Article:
We included 44 endurance (E, n = 23) and power (P, n = 21) athletes of both gender (m: n = 24 , f: n = 20). All 24 subjects participated in the main part 1 of the study (analysis of physiologic profile of Ghrelin and corresponding parameters), 2 subjects additionally participated in part 2 (injection of exogenous Ghrelin). The main results are: 1. Total Ghrelin values significantly declined over time in both active groups (endurance and strength), while values remained nearly constant in the inactive groups, independent from gender. Furthermore, values remained constant without carbohydrate intake but declined significantly over time under carbohydrate loading. This trend was also independent from gender and from kind of activity. 2. Active Ghrelin values significantly declined over time under carbohydrate loading in the active but not in the inactive groups, which was independent from kind of sport or gender. The differences against the first value did not show any clear time effect, but showed significantly lower values in the strength versus the endurance groups, and in the female athletes under carbohydrate loading compared to the low-carbohydrate condition. 3. Exogenous Ghrelin injection led to extremely high increases in total and active Ghrelin plasma concentrations with a maximum 15 min after the injection. Baseline values of total Ghrelin were not yet reached 180 min after the injection, while active Ghrelin baseline concentration was reached already after about 90 min. 4. HGH values declined significantly over time in the female group but remained constant in the male athletes. This effect was independent from type of sport and from carbohydrate intake. 5. Exogenous Ghrelin injection led to high increases in HGH serum concentration (15 – 30 ng/ml over baseline) 60 min after the injection. Values declined to baseline after 120 min. This effect was independent from carbohydrate intake, but was more pronounced during run exercise. 6. IGF1 declined significantly over time in the active but not in the inactive groups. This effect was independent from gender, type of sport, and carbohydrate intake. 7. In spite of high exogenous Ghrelin injection-induced HGH increments, we could not find any effect on IGF1 concentration 60 – 180 min after Ghrelin injection. In the active group, IGF 1 declined over time after Ghrelin, while values remained constant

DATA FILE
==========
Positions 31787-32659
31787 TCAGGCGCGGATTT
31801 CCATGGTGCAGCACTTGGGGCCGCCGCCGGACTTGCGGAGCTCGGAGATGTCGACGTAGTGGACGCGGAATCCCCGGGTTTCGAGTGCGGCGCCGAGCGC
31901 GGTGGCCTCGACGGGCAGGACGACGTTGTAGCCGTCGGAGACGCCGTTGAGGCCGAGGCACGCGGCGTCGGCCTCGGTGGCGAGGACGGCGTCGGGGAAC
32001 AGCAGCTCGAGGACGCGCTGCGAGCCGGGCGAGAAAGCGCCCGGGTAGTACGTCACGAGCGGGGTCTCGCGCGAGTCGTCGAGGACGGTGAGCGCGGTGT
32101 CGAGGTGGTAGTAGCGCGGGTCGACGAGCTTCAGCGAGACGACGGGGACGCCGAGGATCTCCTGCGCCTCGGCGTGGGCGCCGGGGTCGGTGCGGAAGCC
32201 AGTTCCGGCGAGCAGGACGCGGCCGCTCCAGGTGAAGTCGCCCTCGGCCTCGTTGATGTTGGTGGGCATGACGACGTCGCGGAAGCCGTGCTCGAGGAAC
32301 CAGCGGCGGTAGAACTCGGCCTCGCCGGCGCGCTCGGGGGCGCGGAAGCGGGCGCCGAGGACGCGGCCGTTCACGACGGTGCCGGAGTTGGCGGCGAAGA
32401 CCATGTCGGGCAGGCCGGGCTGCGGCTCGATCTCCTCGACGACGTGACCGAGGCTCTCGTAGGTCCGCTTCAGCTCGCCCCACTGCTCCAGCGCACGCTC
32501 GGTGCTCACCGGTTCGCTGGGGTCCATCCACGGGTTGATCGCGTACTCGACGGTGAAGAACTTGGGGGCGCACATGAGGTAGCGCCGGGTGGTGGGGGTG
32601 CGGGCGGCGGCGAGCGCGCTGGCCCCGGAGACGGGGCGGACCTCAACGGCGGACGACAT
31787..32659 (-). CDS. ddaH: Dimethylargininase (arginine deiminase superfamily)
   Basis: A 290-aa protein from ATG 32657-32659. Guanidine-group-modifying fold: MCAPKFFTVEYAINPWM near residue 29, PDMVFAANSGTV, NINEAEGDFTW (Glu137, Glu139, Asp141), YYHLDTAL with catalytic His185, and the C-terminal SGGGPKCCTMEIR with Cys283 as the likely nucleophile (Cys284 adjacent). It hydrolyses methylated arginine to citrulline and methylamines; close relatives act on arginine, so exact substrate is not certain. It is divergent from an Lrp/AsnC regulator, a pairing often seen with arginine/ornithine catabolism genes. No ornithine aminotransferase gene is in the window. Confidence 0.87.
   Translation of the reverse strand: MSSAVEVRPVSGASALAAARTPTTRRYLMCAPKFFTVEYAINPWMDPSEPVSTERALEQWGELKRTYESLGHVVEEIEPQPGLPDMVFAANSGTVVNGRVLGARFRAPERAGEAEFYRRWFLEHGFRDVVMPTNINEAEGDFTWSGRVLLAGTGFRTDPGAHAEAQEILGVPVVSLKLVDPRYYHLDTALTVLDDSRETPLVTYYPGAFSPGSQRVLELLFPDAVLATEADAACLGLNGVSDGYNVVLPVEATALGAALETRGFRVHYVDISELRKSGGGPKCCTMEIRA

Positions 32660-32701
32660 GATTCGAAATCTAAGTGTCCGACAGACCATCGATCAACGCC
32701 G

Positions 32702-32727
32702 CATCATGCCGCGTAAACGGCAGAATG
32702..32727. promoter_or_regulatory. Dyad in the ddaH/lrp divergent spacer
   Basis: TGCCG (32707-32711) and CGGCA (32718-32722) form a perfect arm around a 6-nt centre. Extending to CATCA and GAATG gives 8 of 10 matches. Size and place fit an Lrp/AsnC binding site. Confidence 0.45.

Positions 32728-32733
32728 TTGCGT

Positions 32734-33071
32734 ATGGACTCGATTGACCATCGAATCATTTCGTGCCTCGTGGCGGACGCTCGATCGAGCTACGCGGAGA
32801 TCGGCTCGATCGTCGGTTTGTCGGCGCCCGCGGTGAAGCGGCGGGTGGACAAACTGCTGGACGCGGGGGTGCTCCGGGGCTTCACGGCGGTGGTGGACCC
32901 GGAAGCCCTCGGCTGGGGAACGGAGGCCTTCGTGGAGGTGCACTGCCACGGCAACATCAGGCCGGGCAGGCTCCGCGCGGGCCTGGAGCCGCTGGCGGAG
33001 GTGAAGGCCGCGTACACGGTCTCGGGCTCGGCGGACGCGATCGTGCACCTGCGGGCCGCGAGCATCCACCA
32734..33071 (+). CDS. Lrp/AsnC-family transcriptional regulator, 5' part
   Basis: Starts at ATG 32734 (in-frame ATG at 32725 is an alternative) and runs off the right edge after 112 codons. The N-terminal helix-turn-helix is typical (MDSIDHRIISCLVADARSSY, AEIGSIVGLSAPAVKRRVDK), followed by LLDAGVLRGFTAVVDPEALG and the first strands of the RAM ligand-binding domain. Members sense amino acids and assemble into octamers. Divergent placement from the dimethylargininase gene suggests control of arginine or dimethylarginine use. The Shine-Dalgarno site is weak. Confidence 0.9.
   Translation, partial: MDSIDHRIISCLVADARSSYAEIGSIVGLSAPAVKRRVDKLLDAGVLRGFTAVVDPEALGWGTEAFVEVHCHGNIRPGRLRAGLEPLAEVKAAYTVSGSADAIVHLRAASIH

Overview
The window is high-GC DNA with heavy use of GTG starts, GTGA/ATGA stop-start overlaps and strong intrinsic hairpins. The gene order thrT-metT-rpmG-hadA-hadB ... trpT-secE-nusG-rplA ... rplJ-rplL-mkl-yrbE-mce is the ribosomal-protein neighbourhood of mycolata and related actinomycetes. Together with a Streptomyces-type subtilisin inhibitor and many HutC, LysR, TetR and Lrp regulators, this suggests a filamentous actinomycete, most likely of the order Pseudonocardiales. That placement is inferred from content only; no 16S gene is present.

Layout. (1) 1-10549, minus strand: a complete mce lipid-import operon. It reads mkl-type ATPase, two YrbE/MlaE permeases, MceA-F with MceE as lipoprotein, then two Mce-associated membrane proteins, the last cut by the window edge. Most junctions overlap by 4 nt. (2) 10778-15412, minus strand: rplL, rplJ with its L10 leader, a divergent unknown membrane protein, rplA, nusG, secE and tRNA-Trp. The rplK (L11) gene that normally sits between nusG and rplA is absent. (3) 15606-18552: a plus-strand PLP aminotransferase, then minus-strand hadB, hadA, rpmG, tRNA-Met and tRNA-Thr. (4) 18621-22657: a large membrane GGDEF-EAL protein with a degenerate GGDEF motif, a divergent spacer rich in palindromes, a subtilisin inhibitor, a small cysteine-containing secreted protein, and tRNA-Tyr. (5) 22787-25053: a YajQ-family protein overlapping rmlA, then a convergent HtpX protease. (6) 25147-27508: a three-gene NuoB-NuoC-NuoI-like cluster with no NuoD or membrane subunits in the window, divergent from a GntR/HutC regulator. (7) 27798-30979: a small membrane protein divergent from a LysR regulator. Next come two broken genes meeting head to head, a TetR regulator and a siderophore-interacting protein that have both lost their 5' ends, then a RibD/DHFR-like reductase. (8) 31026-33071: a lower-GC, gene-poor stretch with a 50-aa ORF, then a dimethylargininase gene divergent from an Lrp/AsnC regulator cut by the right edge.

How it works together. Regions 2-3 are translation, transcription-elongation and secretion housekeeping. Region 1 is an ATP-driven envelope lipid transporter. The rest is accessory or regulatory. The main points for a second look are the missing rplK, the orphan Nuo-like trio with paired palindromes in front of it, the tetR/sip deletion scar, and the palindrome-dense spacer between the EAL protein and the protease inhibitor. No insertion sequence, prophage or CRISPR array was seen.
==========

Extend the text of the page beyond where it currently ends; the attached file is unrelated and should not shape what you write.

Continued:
in the inactive situation. 8. Urinary total Ghrelin concentrations were measured 1.4 - 1.6 times higher after stabilizing with HCL or HCL plus PMSF as compared to untreated urine. 8 – 9 hrs overnight urinary total Ghrelin values were 1.3 – 1.6 time higher as compared to 3 hrs intervention-period daytime values. Neither carboloading, nor gender or physical activity did affect urinary total Ghrelin concentrations. 9. Urinary active Ghrelin concentrations were 20 – 30 times lower as compared to total Ghrelin concentrations. Urinary active Ghrelin concentrations were measured 1.1 - 1.4 times higher after stabilizing with HCL or HCL plus PMSF as compared to untreated urine. 8 – 9 hrs overnight urinary active Ghrelin values were not different from 3 hrs intervention-period daytime values. Neither carboloading, nor gender or physical activity did affect urinary active Ghrelin concentrations. 10. In spite of extremely high plasma total and active Ghrelin concentrations 60 min after exogenous Ghrlein injection, urinary values did not show any increase during the sampling period until 3 hrs after the injection. To summarize, Ghrelin seems to be mainly independent from acute or chronic physical activity. This makes it unlikely that Ghrelin plays a major role in any physiological anabolic adaptation processes according to training. As the effect of exogenous Ghrelin on serum Ghrelin and hGH concentration is very short lasting, it seems to be unlikely that this substance might play a major role as a doping agent. However, it could be demonstrated, that the effect on hGH secretion was very high, so that Ghrelin should stay on the list of forbidden substances.